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Inside the DOJ's ebook price-fixing case against Apple: an analysis

ipad ibookstore

We just got our hands on the DOJ's antitrust complaint against Apple and seven major publishers, including HarperCollins, Penguin, Simon & Schuster, and Macmillan, and it's rather something: the government alleges that the publishing industry openly colluded to raise ebook prices and end Amazon's dominance, and that Apple was a willing participant in the scheme. What's more, the alleged conspiracy sounds like it was actually quite a conspiracy, with secret CEO meetings in private New York dining rooms and promises made to bosses up and down the chain. It's all quite juicy, so let's dig in.

  • Although Apple is listed as the first defendant, the bulk of the case is really about the publishers involved: Hachette, HarperCollins, Macmillan, Penguin, and Simon & Schuster. According to the government, these publishers greatly feared Amazon's $9.99 Kindle book prices, which they called "wretched," and worked for years on a scheme to raise prices and limit competition. They also feared that consumers would get used to paying $9.99 for bestsellers and ultimately decrease publishing profits.
  • Apple was more than willing to help; it wanted favorable deals as it entered the ebook market combined with higher margins on more-expensive products.
  • The DOJ is blunt about this alignment of interests between Apple and the publishers: it claims the publishers "teamed up" with Apple to make sure "retail price competition would cease... and Apple would be guaranteed a 30 percent 'commission' on each ebook sold."
"Without a critical mass behind us Amazon won't negotiate."
  • The DOJ claims that Apple's new "agency model" of publishing is the result of this agreement: under the previous wholesale model, the publishers sold books at wholesale to retailers like Amazon, who then set whatever prices they wanted — like the hated $9.99 bestseller price. Under the agency model, the publishers set the prices, and Apple simply took a 30 percent cut. Once control of retail pricing was taken away from the open market and consolidated into the hands of just a few publishers, they quickly acted to raise prices.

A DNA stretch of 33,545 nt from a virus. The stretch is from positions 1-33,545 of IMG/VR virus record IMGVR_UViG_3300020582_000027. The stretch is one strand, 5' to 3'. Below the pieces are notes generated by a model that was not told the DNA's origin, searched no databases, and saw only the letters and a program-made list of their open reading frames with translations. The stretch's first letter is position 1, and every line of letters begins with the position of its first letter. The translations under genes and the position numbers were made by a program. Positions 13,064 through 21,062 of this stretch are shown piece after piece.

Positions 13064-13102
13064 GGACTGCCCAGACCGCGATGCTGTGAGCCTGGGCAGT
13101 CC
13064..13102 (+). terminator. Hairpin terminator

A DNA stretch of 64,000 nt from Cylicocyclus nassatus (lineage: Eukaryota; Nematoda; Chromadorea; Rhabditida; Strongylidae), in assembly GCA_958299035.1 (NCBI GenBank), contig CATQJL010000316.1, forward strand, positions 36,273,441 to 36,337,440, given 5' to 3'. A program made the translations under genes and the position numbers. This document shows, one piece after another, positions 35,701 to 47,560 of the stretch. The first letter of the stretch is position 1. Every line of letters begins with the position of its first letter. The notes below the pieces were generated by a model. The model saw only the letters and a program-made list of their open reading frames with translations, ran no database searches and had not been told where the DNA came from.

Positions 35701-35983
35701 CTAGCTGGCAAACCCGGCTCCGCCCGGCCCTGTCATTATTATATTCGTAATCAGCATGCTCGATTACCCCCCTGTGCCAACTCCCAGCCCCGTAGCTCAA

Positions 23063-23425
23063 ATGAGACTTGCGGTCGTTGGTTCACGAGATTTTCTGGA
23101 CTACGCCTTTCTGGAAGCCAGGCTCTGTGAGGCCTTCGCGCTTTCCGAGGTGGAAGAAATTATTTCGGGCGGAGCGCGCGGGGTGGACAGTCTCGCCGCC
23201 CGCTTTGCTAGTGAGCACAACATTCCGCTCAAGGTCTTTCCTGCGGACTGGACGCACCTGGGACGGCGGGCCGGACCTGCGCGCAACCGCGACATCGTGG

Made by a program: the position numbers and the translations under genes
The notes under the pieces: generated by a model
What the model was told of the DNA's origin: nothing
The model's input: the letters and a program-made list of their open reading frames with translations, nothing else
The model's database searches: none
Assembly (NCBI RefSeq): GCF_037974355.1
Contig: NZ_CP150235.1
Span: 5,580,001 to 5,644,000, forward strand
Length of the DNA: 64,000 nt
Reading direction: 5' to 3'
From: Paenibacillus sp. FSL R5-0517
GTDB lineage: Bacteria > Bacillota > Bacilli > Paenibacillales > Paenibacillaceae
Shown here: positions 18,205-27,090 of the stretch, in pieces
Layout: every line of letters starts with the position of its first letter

• The DOJ also claims that the publishers knew they individually had no bargaining power with Amazon, so they needed to work together. "Without a critical mass behind us Amazon won't 'negotiate'," wrote one publishing executive.

Here's where it gets a little crazy: the DOJ alleges that from around September of 2008 to sometime in 2009, all the publishing CEOs would gather in the "private dining rooms of upscale Manhattan restaurants" and talk business — specifically, how to handle Amazon. The most common of these private rooms was called "The Chef's Wine Cellar," in a restaurant called Picholene, but some were also held in a restaurant called Alto.

"Our goal is to force Amazon to return to acceptable sales prices."
  • In late 2009 the publishers decided upon the agency model as their preferred tactic against Amazon. The emails about it were pretty blunt: "Our goal is to force Amazon to return to acceptable sales prices through the establishment of agency contracts in the USA."
  • Earlier in 2009, Apple was thinking about ebooks sales of its own. iTunes boss Eddy Cue sent Steve Jobs an email saying "at this point it would be very easy for us to compete and I think trounce Amazon by opening up our own ebook store." Apple also allegedly thought about illegally "dividing up" the digital media market with Amazon — Apple would sell music and movies, and Amazon would sell books. This obviously didn't happen.